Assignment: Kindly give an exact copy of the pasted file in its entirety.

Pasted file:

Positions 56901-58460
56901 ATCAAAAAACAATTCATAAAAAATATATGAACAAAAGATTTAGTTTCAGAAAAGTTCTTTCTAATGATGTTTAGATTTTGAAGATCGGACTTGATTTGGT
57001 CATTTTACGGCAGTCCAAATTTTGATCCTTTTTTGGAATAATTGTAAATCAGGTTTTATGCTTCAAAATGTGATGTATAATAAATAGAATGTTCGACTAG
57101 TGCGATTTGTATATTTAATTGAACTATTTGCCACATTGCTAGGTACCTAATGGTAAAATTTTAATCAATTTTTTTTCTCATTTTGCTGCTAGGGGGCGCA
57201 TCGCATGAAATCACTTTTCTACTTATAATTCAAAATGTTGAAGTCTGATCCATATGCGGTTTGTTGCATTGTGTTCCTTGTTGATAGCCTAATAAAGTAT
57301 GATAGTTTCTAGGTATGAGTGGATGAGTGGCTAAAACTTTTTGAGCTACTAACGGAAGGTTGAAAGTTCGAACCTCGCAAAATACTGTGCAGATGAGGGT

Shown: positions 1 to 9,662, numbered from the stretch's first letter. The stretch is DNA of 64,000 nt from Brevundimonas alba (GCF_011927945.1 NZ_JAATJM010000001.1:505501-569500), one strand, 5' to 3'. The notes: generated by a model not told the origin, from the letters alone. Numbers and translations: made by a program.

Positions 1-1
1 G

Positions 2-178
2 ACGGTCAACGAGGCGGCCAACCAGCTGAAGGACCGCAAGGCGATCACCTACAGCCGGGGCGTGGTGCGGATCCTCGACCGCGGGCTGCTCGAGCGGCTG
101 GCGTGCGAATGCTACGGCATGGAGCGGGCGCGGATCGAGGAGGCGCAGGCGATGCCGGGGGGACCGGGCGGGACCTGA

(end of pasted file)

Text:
Positions 56901-58460
56901 ATCAAAAAACAATTCATAAAAAATATATGAACAAAAGATTTAGTTTCAGAAAAGTTCTTTCTAATGATGTTTAGATTTTGAAGATCGGACTTGATTTGGT
57001 CATTTTACGGCAGTCCAAATTTTGATCCTTTTTTGGAATAATTGTAAATCAGGTTTTATGCTTCAAAATGTGATGTATAATAAATAGAATGTTCGACTAG
57101 TGCGATTTGTATATTTAATTGAACTATTTGCCACATTGCTAGGTACCTAATGGTAAAATTTTAATCAATTTTTTTTCTCATTTTGCTGCTAGGGGGCGCA
57201 TCGCATGAAATCACTTTTCTACTTATAATTCAAAATGTTGAAGTCTGATCCATATGCGGTTTGTTGCATTGTGTTCCTTGTTGATAGCCTAATAAAGTAT
57301 GATAGTTTCTAGGTATGAGTGGATGAGTGGCTAAAACTTTTTGAGCTACTAACGGAAGGTTGAAAGTTCGAACCTCGCAAAATACTGTGCAGATGAGGGT

Shown: positions 1 to 9,662, numbered from the stretch's first letter. The stretch is DNA of 64,000 nt from Brevundimonas alba (GCF_011927945.1 NZ_JAATJM010000001.1:505501-569500), one strand, 5' to 3'. The notes: generated by a model not told the origin, from the letters alone. Numbers and translations: made by a program.

Positions 1-1
1 G

Positions 2-178
2 ACGGTCAACGAGGCGGCCAACCAGCTGAAGGACCGCAAGGCGATCACCTACAGCCGGGGCGTGGTGCGGATCCTCGACCGCGGGCTGCTCGAGCGGCTG
101 GCGTGCGAATGCTACGGCATGGAGCGGGCGCGGATCGAGGAGGCGCAGGCGATGCCGGGGGGACCGGGCGGGACCTGA